Yes, you saw it right. South Korea has introduced this new tax which refers to what can be called as the world’s first tax on robots. This measure is out of the fear that automation will soon replace the human effort, leading to mass unemployment.
This proposal placed by Moon Jae-in administration does not literally suggest that the tax will be directly levied on the robots. What they really meant by this is that the policymakers have come up with the plan of limiting tax incentives on investments in automation.
Right now, any business in South Korea investing in Industrial automation technology is eligible for a corporate tax deduction of 3 percent to 7 percent, with the rate varying on the scope and size of the business in question. This is supposedly ending this year.
The current proposal is likely to reduce the deduction rate by up to two percentage points.
This measure is basically an attempt to make the country realize that unemployment will be the biggest blow to South Korea’s tax revenue, in the coming days.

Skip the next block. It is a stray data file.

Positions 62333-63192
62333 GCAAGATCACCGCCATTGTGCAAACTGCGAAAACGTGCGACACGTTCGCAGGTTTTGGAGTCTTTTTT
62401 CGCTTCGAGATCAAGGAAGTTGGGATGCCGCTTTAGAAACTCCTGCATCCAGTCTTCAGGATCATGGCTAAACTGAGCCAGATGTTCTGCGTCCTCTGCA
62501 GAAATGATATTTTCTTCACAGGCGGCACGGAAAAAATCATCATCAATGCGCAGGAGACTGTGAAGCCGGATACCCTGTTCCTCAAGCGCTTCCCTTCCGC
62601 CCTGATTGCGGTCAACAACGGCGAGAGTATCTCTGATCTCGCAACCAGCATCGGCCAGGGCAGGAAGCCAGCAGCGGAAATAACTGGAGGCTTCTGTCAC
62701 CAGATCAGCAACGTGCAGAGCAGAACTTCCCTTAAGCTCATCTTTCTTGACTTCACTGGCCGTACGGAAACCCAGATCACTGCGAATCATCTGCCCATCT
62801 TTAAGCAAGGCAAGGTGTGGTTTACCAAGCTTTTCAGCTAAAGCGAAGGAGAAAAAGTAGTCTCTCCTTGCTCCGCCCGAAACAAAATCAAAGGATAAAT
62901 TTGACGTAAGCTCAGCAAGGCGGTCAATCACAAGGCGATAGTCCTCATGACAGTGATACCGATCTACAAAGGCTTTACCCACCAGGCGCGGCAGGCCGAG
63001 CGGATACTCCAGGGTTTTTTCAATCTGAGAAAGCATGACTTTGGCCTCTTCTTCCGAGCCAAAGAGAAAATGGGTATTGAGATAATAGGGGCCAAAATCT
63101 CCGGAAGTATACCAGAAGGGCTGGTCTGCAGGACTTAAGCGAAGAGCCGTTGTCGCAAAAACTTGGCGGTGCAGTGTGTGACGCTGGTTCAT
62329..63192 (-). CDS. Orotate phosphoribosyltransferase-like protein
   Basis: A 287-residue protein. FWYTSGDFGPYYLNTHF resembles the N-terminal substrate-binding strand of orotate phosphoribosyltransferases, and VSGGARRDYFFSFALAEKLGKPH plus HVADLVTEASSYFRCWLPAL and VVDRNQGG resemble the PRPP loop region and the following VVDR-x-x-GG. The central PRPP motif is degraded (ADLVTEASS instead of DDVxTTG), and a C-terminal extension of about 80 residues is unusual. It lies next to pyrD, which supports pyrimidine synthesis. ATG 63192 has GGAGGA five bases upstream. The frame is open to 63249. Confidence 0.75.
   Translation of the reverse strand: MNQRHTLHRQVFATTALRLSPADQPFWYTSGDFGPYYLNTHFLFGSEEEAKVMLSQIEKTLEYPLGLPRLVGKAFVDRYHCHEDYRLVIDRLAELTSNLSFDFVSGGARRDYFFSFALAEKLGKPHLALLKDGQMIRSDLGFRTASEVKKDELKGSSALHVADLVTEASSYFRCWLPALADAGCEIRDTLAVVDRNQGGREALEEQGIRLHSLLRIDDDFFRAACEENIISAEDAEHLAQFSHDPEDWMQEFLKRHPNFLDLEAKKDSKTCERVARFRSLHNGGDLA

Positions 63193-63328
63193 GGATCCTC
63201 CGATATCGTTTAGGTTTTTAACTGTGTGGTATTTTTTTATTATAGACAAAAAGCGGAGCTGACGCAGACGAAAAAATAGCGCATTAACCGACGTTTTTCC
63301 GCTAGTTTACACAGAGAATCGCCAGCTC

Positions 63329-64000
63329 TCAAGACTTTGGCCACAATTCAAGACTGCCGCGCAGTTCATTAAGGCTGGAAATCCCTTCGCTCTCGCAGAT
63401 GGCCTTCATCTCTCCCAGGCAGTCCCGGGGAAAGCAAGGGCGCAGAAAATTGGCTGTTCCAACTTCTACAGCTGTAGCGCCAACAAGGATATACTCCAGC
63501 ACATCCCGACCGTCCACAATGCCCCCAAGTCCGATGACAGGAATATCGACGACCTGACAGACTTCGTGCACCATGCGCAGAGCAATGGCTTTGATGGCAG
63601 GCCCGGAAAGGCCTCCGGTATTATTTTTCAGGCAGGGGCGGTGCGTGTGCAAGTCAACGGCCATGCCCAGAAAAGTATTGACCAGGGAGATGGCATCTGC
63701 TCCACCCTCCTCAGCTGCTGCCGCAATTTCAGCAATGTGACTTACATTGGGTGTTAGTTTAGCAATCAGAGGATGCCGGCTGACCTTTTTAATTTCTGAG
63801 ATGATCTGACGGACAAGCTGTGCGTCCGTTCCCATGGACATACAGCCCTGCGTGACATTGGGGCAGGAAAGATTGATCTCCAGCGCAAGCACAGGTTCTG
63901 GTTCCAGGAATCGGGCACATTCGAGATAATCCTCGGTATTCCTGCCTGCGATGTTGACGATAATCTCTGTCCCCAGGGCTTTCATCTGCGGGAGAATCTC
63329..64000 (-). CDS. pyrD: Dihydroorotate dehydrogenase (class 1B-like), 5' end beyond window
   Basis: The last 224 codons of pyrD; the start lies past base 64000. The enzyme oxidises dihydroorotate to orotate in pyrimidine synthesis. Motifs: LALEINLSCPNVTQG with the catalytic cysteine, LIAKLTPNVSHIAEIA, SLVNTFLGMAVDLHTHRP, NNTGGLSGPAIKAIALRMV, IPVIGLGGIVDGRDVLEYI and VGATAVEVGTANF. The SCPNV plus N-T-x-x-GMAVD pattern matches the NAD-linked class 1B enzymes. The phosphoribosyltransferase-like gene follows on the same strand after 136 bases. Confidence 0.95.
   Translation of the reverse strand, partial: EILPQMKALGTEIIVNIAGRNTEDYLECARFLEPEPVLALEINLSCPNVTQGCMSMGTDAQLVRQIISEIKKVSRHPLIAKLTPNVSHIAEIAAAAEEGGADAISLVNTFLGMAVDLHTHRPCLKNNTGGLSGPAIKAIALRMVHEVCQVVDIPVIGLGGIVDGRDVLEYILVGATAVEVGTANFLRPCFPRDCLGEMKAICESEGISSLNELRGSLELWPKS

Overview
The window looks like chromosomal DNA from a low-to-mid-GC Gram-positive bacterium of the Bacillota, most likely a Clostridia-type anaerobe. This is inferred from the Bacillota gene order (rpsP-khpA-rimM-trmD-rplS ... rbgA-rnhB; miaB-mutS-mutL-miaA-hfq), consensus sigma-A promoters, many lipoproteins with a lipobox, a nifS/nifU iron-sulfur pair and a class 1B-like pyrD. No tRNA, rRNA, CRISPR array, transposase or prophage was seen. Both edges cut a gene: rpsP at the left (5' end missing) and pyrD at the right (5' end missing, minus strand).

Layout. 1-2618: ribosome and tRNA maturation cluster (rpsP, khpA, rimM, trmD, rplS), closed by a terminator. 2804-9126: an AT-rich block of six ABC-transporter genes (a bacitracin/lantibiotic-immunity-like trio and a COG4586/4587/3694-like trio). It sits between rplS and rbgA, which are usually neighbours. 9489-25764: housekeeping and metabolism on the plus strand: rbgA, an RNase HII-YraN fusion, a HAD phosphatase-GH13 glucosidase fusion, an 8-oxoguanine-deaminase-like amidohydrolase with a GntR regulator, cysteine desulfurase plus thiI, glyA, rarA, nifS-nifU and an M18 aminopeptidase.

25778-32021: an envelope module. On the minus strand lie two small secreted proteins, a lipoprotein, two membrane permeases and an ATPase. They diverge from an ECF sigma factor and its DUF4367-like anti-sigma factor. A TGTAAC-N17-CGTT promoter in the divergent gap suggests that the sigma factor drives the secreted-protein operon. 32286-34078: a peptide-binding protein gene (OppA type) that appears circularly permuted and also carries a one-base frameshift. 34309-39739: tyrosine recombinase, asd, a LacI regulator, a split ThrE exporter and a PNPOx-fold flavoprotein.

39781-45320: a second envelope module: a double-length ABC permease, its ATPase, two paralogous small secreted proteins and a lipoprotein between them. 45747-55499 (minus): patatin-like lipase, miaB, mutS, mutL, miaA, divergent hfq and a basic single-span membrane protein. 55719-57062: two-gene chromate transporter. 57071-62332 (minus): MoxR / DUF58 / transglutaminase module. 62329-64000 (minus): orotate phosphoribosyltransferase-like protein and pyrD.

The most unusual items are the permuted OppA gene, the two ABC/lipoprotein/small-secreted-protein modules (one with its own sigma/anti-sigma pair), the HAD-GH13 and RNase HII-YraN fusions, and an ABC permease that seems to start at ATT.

Initially, Bill Gates spoke about imposing the robot tax owing to the argument that if human workers can be taxed for earnings attached to productive output, then governments should tax the robots also if they are the human replacement for that work.
This issue of robot tax has occupied the prime position of global tax discussion, as quite a number of stalwarts and lawyers are suggestive of the fact that the rising reliance on automation will see the dependency diminishing on human workers. Further, this would add to the problem of joblessness and a fall in tax revenue, as now the low amount of taxpayers will be paid for their labor. Lastly, the logistical questions about such a tax would be levied and what would qualify as a tax, remains the basic point.